Before Juventus took on AC Milan at the Juventus Stadium on Sunday night in Serie A, coach Massimiliano Allegri had clearly seen the Rossoneri struggling to contain Liverpool in the Champions League midweek, before shocking the Premier League side and narrowly losing 3-2 at Anfield.
With the first full house for a European fixture on Merseyside since March 2020, the Diavolo struggled to withstand wave-after-wave of attacks from the 2019 European Champions and found themselves 1-0 down inside 10 minutes, after granting them an astonishing 13 shots in 15 minutes.
In Turin, the Bianconeri set about Milan similarly, chasing down their opponents with an intensity and determination not seen from them for a number of years, and were quickly rewarded when Alvaro Morata raced away to score on four minutes.
However, while Alex Sandro looked to exploit the uncertainty of makeshift right-back Fikayo Tomori, and later Pierre Kalulu, Juventus simply did not have the attacking quality to replicate the efforts of their English inspirations.
After they forced Rossoneri goalkeeper Mike Maignan to deny Morata and then Paulo Dybala inside the first 30 minutes, the Bianconeri had just one further shot on target, and were already labouring to create any noteworthy chances.
A Milan side without Zlatan Ibrahimovic, Olivier Giroud, Davide Calabria, losing centre-back Simon Kjaer to a muscle injury, and those left visibly drained from their excursions at Anfield four days early were there for the taking.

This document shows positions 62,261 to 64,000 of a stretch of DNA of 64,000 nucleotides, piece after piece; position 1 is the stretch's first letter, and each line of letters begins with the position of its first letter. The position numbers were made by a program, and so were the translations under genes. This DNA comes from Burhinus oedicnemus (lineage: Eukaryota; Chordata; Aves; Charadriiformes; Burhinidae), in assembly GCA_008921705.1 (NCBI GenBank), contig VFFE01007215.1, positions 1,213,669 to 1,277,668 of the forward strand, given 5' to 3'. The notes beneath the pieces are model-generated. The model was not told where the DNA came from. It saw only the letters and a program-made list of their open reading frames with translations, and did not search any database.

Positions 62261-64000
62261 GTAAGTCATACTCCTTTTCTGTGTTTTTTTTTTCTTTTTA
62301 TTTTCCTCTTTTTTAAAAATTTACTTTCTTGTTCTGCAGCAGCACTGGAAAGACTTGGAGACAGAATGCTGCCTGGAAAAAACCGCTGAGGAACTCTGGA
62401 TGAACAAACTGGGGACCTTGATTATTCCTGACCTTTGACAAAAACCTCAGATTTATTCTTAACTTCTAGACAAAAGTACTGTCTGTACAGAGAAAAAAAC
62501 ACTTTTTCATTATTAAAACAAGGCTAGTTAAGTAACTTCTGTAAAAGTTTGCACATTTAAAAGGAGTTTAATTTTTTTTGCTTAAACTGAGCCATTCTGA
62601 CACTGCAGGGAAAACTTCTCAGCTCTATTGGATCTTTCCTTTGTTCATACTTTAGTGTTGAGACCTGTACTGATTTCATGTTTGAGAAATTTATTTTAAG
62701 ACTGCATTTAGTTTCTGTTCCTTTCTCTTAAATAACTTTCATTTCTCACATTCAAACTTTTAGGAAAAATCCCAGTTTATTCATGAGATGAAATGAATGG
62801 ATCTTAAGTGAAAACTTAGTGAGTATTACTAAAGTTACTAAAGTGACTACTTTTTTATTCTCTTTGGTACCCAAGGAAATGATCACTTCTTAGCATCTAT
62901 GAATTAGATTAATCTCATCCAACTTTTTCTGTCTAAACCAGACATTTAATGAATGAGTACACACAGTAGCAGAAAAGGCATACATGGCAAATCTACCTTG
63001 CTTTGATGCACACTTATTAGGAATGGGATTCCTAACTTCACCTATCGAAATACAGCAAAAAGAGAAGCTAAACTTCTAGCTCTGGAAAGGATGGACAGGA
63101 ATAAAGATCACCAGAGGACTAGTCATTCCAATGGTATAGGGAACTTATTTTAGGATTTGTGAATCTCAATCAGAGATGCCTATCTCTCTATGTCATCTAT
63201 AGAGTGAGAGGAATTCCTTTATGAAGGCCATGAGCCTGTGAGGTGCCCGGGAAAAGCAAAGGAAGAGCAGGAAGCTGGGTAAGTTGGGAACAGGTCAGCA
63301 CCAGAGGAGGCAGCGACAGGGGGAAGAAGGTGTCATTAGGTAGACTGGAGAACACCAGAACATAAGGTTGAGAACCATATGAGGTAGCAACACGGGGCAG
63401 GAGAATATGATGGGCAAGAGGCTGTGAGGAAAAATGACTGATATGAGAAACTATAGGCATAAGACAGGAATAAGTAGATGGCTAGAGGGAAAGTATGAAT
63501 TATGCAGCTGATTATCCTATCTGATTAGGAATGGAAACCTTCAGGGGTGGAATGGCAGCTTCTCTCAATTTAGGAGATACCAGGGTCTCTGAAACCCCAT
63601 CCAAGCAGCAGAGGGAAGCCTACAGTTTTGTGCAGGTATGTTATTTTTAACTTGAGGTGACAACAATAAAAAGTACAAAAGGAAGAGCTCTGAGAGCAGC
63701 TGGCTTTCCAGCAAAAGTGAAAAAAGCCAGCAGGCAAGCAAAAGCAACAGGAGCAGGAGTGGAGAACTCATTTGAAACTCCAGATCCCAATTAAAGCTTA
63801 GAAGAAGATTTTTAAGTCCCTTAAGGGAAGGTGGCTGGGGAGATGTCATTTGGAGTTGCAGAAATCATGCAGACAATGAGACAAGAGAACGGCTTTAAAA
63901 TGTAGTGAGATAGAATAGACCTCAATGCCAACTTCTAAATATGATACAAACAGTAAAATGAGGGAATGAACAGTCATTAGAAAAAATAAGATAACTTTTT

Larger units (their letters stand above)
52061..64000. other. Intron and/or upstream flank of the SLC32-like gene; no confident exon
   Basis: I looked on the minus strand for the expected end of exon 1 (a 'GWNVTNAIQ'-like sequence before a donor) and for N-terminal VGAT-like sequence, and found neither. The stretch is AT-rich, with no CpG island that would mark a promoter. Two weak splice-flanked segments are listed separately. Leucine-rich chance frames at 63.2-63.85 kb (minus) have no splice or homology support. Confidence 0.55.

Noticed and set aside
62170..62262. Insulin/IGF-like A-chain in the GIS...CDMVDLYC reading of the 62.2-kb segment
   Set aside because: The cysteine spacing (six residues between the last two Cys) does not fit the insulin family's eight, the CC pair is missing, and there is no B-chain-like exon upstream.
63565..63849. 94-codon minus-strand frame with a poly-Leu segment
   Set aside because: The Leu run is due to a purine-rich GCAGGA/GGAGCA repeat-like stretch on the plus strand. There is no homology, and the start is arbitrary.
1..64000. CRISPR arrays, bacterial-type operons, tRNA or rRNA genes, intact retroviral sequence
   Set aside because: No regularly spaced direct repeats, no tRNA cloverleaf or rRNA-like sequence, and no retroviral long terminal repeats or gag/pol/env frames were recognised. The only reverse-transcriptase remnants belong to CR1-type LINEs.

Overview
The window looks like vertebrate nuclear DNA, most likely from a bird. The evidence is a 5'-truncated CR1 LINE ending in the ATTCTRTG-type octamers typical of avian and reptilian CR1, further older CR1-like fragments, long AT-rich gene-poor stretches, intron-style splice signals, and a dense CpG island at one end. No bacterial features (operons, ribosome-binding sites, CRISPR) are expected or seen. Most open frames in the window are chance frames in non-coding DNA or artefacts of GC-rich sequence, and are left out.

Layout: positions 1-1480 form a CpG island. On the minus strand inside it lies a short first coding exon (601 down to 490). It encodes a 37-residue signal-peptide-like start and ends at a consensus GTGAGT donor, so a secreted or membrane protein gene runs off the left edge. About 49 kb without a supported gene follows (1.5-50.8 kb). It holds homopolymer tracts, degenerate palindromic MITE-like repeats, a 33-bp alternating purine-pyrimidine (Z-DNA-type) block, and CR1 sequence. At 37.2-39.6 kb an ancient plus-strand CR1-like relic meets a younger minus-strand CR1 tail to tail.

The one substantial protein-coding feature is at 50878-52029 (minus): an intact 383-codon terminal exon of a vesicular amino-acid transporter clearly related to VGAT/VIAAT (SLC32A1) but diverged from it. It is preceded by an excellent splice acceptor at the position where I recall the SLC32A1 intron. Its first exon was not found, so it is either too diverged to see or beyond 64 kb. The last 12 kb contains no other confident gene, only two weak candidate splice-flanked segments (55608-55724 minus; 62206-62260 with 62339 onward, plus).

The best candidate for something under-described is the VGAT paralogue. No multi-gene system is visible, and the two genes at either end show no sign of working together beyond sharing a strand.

Other than Sandro Tonali – who had played just 20 minutes against Liverpool – snapping into tackles and attempting to disrupt the hosts, the Rossoneri midfield was incredibly lethargic and would have been easily overrun by previous iterations of Allegri’s Juventus.
Instead, the Old Lady became as slow and predictable as they have been since Allegri departed in the summer of 2019, but particularly under Andrea Pirlo last season, and, when Milan had regrouped at the break, even seemed happy to concede possession.
With the high-intensity experiment having failed within 30 minutes and no longer able to count on Cristiano Ronaldo’s goals to at least keep them relevant in the Serie A title race, Juventus must quickly find a formation and approach to maximise a squad with plenty of talent or their domestic campaign could be over by November.
If you enjoyed this article, please consider supporting Forza Italian Football on Patreon for as little as €2 a month. Forza Italian Football has been running for over 10 years providing news, opinion pieces, and podcasts about Italian football. There’s plenty on offer to our Patrons from regular bonus content to free merchandise. Check us out on Patreon here.